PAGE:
REPLACE(get(SPLIT(COLUMN_0, '|'),6),'"') ,
  REPLACE(get(SPLIT(COLUMN_0, '|'),7),'"') ,
  REPLACE(get(SPLIT(COLUMN_0, '|'),8),'"') ,
  REPLACE(get(SPLIT(COLUMN_0, '|'),9),'"') ,
  REPLACE(get(SPLIT(COLUMN_0, '|'),10),'"'),
  REPLACE(get(SPLIT(COLUMN_0, '|'),11),'"'),
  REPLACE(get(SPLIT(COLUMN_0, '|'),12),'"'),
  REPLACE(get(SPLIT(COLUMN_0, '|'),13),'"'),
  REPLACE(get(SPLIT(COLUMN_0, '|'),14),'"'),
  REPLACE(get(SPLIT(COLUMN_0, '|'),15),'"'),
  REPLACE(get(SPLIT(COLUMN_0, '|'),16),'"'),
  REPLACE(get(SPLIT(COLUMN_0, '|'),17),'"'),
  REPLACE(get(SPLIT(COLUMN_0, '|'),18),'"'),
  REPLACE(get(SPLIT(COLUMN_0, '|'),19),'"'),
  REPLACE(get(SPLIT(COLUMN_0, '|'),20),'"'),
  REPLACE(get(SPLIT(COLUMN_0, '|'),21),'"'),
  REPLACE(get(SPLIT(COLUMN_0, '|'),22),'"') ,
  REPLACE(get(SPLIT(COLUMN_0, '|'),23),'"') ,
  REPLACE(get(SPLIT(COLUMN_0, '|'),24),'"') ,
  REPLACE(get(SPLIT(COLUMN_0, '|'),25),'"') ,
  REPLACE(get(SPLIT(COLUMN_0, '|'),26),'"') ,
  REPLACE(get(SPLIT(COLUMN_0, '|'),27),'"') ,
  REPLACE(get(SPLIT(COLUMN_0, '|'),28),'"') ,
  REPLACE(get(SPLIT(COLUMN_0, '|'),29),'"') ,
  REPLACE(get(SPLIT(COLUMN_0, '|'),30),'"') ,
  REPLACE(get(SPLIT(COLUMN_0, '|'),31),'"'),
  REPLACE(get(SPLIT(COLUMN_0, '|'),32),'"'),
  REPLACE(get(SPLIT(COLUMN_0, '|'),33),'"'),
  REPLACE(get(SPLIT(COLUMN_0, '|'),34),'"'),
  REPLACE(get(SPLIT(COLUMN_0, '|'),35),'"'),
  REPLACE(get(SPLIT(COLUMN_0, '|'),36),'"'),
  REPLACE(get(SPLIT(COLUMN_0, '|'),37),'"'),
  REPLACE(get(SPLIT(COLUMN_0, '|'),38),'"'),
  REPLACE(get(SPLIT(COLUMN_0, '|'),39),'"'),
  REPLACE(get(SPLIT(COLUMN_0, '|'),40),'"'),
  REPLACE(get(SPLIT(COLUMN_0, '|'),41),'"'),
  REPLACE(get(SPLIT(COLUMN_0, '|'),42),'"') ,
  REPLACE(get(SPLIT(COLUMN_0, '|'),43),'"') ,
  REPLACE(get(SPLIT(COLUMN_0, '|'),44),'"') ,
  REPLACE(get(SPLIT(COLUMN_0, '|'),45),'"') ,
  REPLACE(get(SPLIT(COLUMN_0, '|'),46),'"') ,
  REPLACE(get(SPLIT(COLUMN_0, '|'),47),'"') ,
  REPLACE(get(SPLIT(COLUMN_0, '|'),48),'"') ,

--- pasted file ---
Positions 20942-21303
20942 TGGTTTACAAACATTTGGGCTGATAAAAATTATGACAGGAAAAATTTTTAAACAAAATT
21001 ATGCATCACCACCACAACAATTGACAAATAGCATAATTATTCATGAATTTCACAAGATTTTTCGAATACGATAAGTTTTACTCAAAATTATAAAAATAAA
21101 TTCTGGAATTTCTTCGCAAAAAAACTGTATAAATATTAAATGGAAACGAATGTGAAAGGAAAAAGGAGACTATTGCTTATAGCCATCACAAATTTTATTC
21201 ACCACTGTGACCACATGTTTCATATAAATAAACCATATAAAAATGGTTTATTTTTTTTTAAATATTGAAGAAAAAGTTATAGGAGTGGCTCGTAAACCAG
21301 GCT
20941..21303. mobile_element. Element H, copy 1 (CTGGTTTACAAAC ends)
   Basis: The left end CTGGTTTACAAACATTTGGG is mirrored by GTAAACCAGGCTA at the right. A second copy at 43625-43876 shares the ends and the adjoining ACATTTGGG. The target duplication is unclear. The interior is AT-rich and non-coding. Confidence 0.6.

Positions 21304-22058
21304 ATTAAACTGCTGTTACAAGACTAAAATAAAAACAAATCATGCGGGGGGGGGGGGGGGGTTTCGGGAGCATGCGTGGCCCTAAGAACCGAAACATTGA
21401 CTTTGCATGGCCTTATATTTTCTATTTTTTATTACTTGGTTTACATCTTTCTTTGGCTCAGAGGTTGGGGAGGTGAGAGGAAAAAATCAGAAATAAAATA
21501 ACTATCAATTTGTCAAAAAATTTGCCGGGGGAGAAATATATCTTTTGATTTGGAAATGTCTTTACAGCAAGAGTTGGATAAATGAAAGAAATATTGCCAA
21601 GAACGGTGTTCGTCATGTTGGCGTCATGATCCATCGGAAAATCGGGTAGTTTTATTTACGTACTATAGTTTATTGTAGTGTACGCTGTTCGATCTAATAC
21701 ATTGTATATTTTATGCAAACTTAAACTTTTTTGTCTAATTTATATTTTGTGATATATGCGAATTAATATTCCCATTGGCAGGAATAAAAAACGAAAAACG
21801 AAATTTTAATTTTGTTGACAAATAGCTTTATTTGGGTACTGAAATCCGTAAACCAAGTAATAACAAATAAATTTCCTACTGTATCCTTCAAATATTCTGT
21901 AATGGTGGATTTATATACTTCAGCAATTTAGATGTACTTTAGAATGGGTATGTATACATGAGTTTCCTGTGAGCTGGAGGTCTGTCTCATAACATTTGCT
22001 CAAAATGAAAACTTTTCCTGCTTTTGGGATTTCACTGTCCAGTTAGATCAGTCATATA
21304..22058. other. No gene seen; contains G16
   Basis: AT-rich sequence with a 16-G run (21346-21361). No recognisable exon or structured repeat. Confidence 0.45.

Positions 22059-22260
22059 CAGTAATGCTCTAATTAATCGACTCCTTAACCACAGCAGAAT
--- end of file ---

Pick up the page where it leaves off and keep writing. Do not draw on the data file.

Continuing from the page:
REPLACE(get(SPLIT(COLUMN_0, '|'),49),'"') ,
  REPLACE(get(SPLIT(COLUMN_0, '|'),50),'"') ,
  REPLACE(get(SPLIT(COLUMN_0, '|'),51),'"'),
  REPLACE(get(SPLIT(COLUMN_0, '|'),52),'"')

FROM INITIAL;

Parsing COLUMN_0 for other CDPs, alongside Snowflake, is shown below. The parsing is performed by updating the statement with the appropriate string functions.

Statement Platform
element_at(SPLIT(COLUMN_0, '[|]'),3), Databricks
SPLIT(COLUMN_0, '|')[SAFE_OFFSET(0)], Google Big Query
REPLACE(get(SPLIT(COLUMN_0, '|'),0),'"'), Snowflake
SPLIT_PART(COLUMN_0, '|',1), Redshift

PARSED1_HL7 is then used to derive the appropriate segment types. The column RECORD_NAME is used to specify the segment. For this example, the MSH segment will be used to create a specific segment view as it is a common segment and contains a sub field that needs further parsing.

The structure of the MSH field is defined using the above SQL Create View statement. Parsing of the main records by pipe has been performed via the view using standard SQL column mapping. The result is shown below:

An interesting segment of the record is the MESSAGE_TYPE field as it contains a nested record structure of Main and Sub message types. This is denoted in the following screenshot by the values ADT^01 and ADT^04, where the caret (^) symbol is used to delimit the two components.

MESSAGE_TYPE needs to be parsed. This is done using the same pattern as in the above example by creating a new view called HL7_MSH_MESG_TYPE. The SQL for Snowflake would be:

create or replace view DAVID_MILLMAN.HL7.HL7_MSH_MESG_TYPE(	
	_FILE,	
  MODIFIED,	
  _LINE,	
  RECORD_NAME,	
  MAIN_MSG_TYPE,	
  SUB_MSG_TYPE
) as SELECT